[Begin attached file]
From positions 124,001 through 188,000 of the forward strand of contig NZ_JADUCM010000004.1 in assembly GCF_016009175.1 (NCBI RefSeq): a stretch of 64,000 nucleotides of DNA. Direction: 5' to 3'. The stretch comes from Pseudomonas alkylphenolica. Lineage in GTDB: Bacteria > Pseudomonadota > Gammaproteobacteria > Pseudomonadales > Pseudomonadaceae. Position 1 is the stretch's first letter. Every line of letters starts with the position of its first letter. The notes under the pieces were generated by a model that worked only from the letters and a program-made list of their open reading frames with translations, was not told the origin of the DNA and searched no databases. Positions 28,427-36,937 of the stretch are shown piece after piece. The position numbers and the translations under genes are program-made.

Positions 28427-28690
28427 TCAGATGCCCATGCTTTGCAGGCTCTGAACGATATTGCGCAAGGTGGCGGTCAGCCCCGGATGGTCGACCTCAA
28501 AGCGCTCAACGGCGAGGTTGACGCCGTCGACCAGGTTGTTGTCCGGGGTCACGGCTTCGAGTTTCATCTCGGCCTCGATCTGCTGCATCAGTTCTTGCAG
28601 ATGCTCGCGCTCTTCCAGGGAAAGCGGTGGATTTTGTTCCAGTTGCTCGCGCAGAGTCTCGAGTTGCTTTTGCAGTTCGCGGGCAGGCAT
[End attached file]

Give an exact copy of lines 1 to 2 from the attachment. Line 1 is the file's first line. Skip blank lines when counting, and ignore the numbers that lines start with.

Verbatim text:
From positions 124,001 through 188,000 of the forward strand of contig NZ_JADUCM010000004.1 in assembly GCF_016009175.1 (NCBI RefSeq): a stretch of 64,000 nucleotides of DNA. Direction: 5' to 3'. The stretch comes from Pseudomonas alkylphenolica. Lineage in GTDB: Bacteria > Pseudomonadota > Gammaproteobacteria > Pseudomonadales > Pseudomonadaceae. Position 1 is the stretch's first letter. Every line of letters starts with the position of its first letter. The notes under the pieces were generated by a model that worked only from the letters and a program-made list of their open reading frames with translations, was not told the origin of the DNA and searched no databases. Positions 28,427-36,937 of the stretch are shown piece after piece. The position numbers and the translations under genes are program-made.

Positions 28427-28690